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Training Your Voice

Some Definitions: p.1
Qualifications: p.2
Finding a Teacher: p.3
What to Ask: p.4
About Gender: p.5

The act of singing is an intricate fusion of physiology, technique and emotions. When you sing publicly, you lay bare all three of those aspects. As a result, singing can sometimes feel like one of the most naked, vulnerable activities that you will ever undertake. With practice and training, however, it can also feel like the most victorious activity you've ever engaged in.

Here is a partial list of what you're expected to do while you're singing:

  • Sing on pitch.

  • Sing loud enough for listeners to hear.

  • Place your voice so that you achieve the desired tone.

  • Make the lyrics understandable.

  • Sing in the correct rhythm and tempo.

  • Convey the emotional content of what you're singing.

  • Oh, yeah. And, by the way, make it all appear effortless.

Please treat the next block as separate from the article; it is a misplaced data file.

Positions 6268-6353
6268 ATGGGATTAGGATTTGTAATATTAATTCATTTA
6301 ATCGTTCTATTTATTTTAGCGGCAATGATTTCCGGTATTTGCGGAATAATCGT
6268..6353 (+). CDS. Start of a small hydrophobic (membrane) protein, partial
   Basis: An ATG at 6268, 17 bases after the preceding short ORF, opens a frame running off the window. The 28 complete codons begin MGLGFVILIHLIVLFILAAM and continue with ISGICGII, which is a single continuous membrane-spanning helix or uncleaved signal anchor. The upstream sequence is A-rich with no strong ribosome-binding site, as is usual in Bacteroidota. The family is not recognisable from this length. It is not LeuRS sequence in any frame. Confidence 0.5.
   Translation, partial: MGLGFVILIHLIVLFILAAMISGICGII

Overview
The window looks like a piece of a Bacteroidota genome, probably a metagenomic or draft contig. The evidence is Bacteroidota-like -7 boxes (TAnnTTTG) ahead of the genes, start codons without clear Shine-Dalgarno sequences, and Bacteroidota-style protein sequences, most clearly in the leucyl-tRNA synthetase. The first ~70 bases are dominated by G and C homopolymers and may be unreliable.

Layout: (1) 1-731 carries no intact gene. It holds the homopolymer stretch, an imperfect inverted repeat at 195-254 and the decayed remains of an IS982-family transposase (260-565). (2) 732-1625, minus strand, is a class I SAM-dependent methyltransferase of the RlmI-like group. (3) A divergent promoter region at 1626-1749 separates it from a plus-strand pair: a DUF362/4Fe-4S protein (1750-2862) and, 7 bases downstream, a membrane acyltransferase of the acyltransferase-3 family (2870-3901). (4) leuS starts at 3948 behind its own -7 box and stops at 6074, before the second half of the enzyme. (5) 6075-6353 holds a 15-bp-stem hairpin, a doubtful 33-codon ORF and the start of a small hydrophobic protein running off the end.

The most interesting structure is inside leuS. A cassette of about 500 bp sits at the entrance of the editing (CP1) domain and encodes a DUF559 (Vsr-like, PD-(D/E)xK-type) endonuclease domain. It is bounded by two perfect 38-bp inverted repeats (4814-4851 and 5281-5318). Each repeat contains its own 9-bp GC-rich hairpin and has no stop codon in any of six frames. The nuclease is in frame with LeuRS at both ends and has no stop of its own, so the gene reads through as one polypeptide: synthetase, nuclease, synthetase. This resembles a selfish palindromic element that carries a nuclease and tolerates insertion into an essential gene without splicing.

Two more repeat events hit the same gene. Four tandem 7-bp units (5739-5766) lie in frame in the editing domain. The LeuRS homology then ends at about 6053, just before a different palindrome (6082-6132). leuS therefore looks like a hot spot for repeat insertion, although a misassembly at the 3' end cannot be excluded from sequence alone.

There may be a certain small percentage of us who have such a wonderful natural gift that we don't need any assistance accomplishing these goals. The rest of us need training.

Whether you're singing grand opera or grunge rock, you're entrusting a valuable asset to someone else when you choose a voice teacher or coach. Hence, you should be very selective.

But if you're a new singer, how do you know what to look for? More often than not, it's a crapshoot. As the carnival barker says, "Ya pays yer money, ya takes yer chances."

While no amount of advice can guarantee that you'll locate just the right vocal mentor for you, we've put together some ideas that can at least help minimize the risk.

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Some definitions

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